Think twice about that pizza box: What is and isn’t acceptable for the recycling bins

Local News

(ABC4) – When it comes to recycling dos and don’ts, it can be a good thing to err on the side of caution and avoid contaminating valuable recyclables with items that belong in the trash.

That means next time you consider tossing that used pizza box in the blue recycling bin, don’t.

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“That’s a common one that gets put in,” Jill Fletcher, who works in public outreach and education for the Trans-Jordan Landfill tells ABC4, explaining that the grease from the cheese and over food waste leftovers make the box unsuitable for recycling.

“We always say when in doubt, throw it out,” she continues.

While things such as pizza boxes and Pringles cans, which can be made of a combination of cardboard, metal, and plastic, generally aren’t recycled, many other food and household items are. According to Ace Disposal, which serves many Wasatch Front cities, separate from the Trans-Jordan Landfill, the things which are and aren’t recyclable can often be confused for each other.

Clean paper and cardboard with ink, such as newspapers, cereal boxes, and egg cartons, are all given the green light at the recycling process centers. Coated paper containers which can be found as milk and juice boxes are not recyclable.

When it comes to plastic, empty bottles and jugs like soda bottles of varying sizes, gallon-sized milk jugs, and empty laundry detergent containers are recyclable. Plastic bags and cups, along with take-out containers and other Styrofoam items, are a no-go. In fact, Ace asks its customers to not bag recyclable items at all in the blue bins.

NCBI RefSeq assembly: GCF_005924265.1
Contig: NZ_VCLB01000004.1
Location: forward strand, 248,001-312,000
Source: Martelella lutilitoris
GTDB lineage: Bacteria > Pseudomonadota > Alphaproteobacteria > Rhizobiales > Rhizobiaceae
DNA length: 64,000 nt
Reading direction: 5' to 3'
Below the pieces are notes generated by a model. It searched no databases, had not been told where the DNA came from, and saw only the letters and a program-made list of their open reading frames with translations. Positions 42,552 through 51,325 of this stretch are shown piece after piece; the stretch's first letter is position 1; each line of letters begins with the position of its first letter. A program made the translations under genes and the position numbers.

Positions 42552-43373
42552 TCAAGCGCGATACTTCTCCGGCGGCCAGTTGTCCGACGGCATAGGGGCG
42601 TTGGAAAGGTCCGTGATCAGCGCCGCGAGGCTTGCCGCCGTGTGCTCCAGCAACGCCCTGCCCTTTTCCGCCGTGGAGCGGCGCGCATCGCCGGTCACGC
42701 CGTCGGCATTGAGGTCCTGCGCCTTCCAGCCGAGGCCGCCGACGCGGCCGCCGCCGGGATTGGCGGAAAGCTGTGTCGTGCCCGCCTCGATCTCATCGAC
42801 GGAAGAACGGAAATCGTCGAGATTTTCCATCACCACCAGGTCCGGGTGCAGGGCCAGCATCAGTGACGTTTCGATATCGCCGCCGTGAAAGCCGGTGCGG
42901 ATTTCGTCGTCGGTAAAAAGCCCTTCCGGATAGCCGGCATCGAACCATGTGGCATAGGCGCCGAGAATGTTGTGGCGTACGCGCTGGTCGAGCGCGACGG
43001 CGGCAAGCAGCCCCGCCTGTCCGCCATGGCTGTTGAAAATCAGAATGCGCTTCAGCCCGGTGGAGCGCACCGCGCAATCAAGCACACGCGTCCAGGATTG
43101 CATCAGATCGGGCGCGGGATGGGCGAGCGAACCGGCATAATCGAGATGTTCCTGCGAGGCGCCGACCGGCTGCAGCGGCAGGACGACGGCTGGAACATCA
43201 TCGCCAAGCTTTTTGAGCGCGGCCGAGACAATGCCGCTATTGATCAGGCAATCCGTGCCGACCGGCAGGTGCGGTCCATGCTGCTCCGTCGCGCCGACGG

Glass and yard waste are also not acceptable for recyclable, according to Ace, whereas Trans-Jordan does accept glass. What is and isn’t acceptable comes down to which hauler, provider, and sorter each city uses. Residents should check the list of acceptable recyclable materials for their respective cities.

While it can seem like a chore to sort out what is recyclable in time for pickup day each week, Fletcher says it’s an important part of the process. Items put in the blue bins end up at a sorting facility, where a surprising amount of technology goes into making sure the right stuff gets to the right place. A system of lasers can scan for the proper types of plastics, while a magnet can pick up other acceptable and unacceptable material. There is a system of quality control done by human hands, but for the most part, the machines do a large share of the heavy lifting.

As is commonly known, recycling acceptable and valuable materials is beneficial to the health of the earth, according to Fletcher. The process of making recycled products has gotten much faster, too. Recycle USA states that an aluminum soda can can be recycled in just 60 days, six times a year without a loss of properties.

“There’s definitely value in the items that are going to the landfill, they can be made into new items,” she says.

Getting as many items out of the landfill and back into recycled usage will become more and more important quite soon for the Trans-Jordan facility, located south of the Salt Lake Valley. Fletcher says within 8-10 years, the landfill will reach its maximum capacity. At that point, their customer’s trash and recycling will have to be transferred to other landfills in the state, some of which aren’t expected to be filled for 100 years.

Whether there is or isn’t an apparent need to slow down the filling of landfills by responsible recycling, Fletcher states there are many important reasons to reuse as much as possible.

“It cuts down on energy, saves our natural resources so we don’t have to extract our natural resources,” she says. “It also cuts down on air and water pollution and creates jobs.”

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